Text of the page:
Rain and heavy winds cause power outages at some L.A. schools

Darin and Terry Walters try to stay dry while shopping in the rain at the Mar Vista Farmers Market on Sunday.

Darin and Terry Walters try to stay dry while shopping in the rain at the Mar Vista Farmers Market on Sunday.

(Genaro Molina / Los Angeles Times)

A handful of Los Angeles Unified School District campuses were without power but open Monday after rain walloped the city Sunday and strong winds continued through the morning.

The schools affected include South Gate High School, Canyon Charter School, Mid-City’s Prescott School of Enriched Sciences and Marvin Avenue Elementary School, which also houses an early education center. Abram Friedman Occupational Center, 24th Street Elementary and 49th Street Elementary also lost power after school started Monday.

Another nine schools lost power Sunday, said district spokeswoman Elvia Perez, but power was restored before students returned to school.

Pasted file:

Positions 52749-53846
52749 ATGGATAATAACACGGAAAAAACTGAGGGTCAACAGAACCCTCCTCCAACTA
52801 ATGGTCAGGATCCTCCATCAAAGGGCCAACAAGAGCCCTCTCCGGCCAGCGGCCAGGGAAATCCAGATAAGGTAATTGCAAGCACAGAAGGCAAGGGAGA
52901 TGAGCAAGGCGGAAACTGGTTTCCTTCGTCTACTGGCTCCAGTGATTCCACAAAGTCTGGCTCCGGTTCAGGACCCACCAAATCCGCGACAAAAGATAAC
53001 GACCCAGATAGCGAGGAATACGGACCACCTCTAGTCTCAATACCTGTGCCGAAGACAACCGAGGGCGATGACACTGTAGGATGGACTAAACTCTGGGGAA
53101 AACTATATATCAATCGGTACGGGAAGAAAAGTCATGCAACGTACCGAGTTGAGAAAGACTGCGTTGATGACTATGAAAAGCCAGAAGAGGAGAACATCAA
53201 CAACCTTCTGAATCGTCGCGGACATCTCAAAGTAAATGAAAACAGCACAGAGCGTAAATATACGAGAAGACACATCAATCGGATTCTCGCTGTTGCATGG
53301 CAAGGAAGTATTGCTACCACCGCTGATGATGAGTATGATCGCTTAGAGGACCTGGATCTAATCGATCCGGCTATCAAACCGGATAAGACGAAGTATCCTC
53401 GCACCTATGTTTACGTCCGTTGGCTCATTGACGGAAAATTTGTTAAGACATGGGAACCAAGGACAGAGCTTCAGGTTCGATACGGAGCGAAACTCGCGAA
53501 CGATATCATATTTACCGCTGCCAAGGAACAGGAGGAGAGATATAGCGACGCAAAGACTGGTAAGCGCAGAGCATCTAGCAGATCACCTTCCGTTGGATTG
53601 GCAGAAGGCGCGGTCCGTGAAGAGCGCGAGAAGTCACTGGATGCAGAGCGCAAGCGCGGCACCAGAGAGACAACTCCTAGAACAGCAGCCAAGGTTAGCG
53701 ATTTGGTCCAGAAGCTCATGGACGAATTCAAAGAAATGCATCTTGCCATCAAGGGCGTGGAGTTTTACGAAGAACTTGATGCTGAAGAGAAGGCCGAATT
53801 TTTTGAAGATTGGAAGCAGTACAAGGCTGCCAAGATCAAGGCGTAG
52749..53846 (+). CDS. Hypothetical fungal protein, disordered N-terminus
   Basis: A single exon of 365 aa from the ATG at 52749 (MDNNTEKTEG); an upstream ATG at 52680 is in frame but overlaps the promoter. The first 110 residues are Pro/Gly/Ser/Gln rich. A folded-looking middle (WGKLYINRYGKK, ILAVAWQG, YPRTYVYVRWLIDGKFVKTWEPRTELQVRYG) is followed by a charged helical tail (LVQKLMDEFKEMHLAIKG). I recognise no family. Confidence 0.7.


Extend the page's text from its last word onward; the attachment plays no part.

At South Gate High, a partial outage made lights flicker and prevented some equipment from operating, Perez said. A generator is currently powering the cafeteria and the district sent a second generator to South Gate on Monday morning.


The other schools affected did not receive generators, said Mark Cho, the district’s deputy director for maintenance and operations. The district decides whether to send generators based on how long a power outage will last, conversations with the principal and whether the school has a freezer, Cho said.

At Avalon Gardens Elementary in Willowbrook, rain and winds knocked a tree down near the school’s administration building on Sunday, Perez said. No one was hurt and the administration building was unharmed.

Students around the district are not being kept inside Monday because of winds, Perez said.

L.A. Unified has been preparing for El Niño since August, stocking up on sandbags and rain gear, and revisiting its emergency plan.

The district is spending $6.1 million to replace old roofs at 10 of the district’s neediest buildings.

However, as of November, the completion dates for those projects ranged from April 12 to May 26, when the bulk of El Niño rains are expected to have passed.

As of noon, Perez did not know the number of roofing and flooding reports prompted by the rains.

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